A need for new home features in combination with historically low interest rates spurred many home buyers to enter the market. Unfortunately, not enough homes were available to satisfy demand. The short supply of homes for sale caused an uptick in competition and bidding wars, led to higher asking prices, and forced many buyers to make offers far above asking price just to encourage the seller to accept their offer.

Many people’s motivation for moving changed dramatically during the pandemic. Rather than moving for work, lots of folks chose a new location based on personal preferences, amenities or activities available nearby.

Some People Couldn’t Take Advantage Of The Market

During the height of the pandemic, the economic downturn made it difficult if not impossible for some people to enter the home-buying market. Instead of moving, they stayed in their home or at least stayed in the same area.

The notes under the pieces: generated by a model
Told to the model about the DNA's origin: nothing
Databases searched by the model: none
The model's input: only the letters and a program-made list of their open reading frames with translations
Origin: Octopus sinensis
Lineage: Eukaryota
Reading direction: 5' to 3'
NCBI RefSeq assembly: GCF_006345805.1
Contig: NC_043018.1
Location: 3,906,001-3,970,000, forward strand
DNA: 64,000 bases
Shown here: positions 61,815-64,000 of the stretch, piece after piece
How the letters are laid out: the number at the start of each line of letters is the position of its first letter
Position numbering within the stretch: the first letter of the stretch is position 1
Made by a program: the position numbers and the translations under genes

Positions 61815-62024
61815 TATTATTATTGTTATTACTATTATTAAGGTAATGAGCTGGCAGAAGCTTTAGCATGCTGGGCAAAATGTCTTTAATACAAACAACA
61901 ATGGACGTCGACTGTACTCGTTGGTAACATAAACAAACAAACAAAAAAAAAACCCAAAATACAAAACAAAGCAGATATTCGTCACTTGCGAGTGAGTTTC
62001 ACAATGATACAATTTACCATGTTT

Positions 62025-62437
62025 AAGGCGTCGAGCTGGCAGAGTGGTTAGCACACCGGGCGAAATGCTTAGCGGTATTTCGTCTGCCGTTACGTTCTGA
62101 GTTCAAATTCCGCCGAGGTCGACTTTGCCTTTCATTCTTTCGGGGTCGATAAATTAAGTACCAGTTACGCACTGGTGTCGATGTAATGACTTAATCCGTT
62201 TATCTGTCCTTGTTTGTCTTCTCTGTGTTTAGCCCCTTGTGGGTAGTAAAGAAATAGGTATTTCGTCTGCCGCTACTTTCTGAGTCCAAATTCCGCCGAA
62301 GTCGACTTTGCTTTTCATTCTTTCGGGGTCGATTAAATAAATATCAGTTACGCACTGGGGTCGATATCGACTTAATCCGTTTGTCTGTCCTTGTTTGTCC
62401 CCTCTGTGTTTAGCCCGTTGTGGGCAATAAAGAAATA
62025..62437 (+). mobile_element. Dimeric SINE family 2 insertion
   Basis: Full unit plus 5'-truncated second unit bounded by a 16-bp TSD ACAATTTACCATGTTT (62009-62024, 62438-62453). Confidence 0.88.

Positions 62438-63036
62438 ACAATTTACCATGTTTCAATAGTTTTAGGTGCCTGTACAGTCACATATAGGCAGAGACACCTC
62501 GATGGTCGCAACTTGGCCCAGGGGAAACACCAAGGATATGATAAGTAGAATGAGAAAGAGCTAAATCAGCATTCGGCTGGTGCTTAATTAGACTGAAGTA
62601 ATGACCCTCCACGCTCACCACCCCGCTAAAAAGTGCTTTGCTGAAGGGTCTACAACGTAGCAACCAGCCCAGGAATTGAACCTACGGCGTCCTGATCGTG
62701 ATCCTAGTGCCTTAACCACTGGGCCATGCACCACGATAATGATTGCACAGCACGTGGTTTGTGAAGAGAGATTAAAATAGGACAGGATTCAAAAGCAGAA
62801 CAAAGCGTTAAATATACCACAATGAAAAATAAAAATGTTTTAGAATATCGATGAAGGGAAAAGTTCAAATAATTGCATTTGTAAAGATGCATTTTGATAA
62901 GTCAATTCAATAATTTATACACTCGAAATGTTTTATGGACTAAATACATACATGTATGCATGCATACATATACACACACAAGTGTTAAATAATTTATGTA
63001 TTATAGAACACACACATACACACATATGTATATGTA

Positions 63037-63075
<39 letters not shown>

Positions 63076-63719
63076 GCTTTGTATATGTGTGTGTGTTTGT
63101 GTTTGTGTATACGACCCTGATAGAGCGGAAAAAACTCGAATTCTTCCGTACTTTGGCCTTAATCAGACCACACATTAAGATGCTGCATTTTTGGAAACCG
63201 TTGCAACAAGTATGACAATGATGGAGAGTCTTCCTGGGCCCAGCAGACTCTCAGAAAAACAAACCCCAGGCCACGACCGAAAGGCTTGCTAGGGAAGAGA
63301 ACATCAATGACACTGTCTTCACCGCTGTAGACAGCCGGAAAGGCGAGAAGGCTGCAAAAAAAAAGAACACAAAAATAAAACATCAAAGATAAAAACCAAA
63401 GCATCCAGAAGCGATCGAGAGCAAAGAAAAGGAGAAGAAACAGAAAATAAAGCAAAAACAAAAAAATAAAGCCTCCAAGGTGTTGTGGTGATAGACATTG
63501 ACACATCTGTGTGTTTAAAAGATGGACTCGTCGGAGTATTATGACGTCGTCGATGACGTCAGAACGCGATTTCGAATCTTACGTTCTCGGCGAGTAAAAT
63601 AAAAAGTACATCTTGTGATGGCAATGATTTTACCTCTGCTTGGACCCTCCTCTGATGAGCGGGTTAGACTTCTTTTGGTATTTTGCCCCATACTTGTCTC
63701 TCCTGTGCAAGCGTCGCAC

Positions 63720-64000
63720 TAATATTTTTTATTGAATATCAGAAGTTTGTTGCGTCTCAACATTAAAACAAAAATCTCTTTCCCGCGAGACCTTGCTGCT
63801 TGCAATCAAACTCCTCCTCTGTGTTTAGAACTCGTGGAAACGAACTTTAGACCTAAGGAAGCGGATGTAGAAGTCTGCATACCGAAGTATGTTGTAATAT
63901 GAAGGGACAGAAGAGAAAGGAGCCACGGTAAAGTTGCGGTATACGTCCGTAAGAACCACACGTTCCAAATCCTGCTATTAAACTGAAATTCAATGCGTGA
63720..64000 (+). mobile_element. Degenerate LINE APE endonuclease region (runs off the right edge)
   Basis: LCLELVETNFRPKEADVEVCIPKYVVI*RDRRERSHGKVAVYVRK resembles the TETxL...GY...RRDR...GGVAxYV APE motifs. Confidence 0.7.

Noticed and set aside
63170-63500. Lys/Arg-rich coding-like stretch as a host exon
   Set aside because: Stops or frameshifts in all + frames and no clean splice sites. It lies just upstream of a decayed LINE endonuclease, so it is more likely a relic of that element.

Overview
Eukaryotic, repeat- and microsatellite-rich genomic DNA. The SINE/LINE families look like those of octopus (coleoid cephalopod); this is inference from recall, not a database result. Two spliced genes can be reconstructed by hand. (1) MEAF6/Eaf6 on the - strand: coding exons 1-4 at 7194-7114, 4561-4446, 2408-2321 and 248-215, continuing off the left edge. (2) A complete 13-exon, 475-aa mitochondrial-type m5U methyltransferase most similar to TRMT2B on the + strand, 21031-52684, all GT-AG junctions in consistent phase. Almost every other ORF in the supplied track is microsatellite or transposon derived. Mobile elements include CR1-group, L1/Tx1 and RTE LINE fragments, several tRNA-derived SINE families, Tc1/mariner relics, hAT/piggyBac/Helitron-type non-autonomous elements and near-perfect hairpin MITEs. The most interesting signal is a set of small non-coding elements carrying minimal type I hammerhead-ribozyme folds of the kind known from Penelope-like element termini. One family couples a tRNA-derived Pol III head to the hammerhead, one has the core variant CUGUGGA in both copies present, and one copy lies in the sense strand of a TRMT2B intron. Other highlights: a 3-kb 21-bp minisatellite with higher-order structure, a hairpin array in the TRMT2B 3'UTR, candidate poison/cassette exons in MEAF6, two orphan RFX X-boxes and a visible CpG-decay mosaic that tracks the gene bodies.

According to data from the Pew Research Center, 2020 featured the lowest moving rate for Americans in recorded history, with only 8% of the population relocating between March 2020 and March 2021.

However, now that the real estate market is stabilizing, more people are ready to think about homeownership and relocation. This has caused the home-purchase season to continue at a fast pace rather than slowing down like normal.

What About The 2022 Home-Purchase Season?

While 2020 and 2021 had housing markets disrupted and then supercharged as a result of COVID-19, 2022 seems to be about people getting ahead of rising interest rates.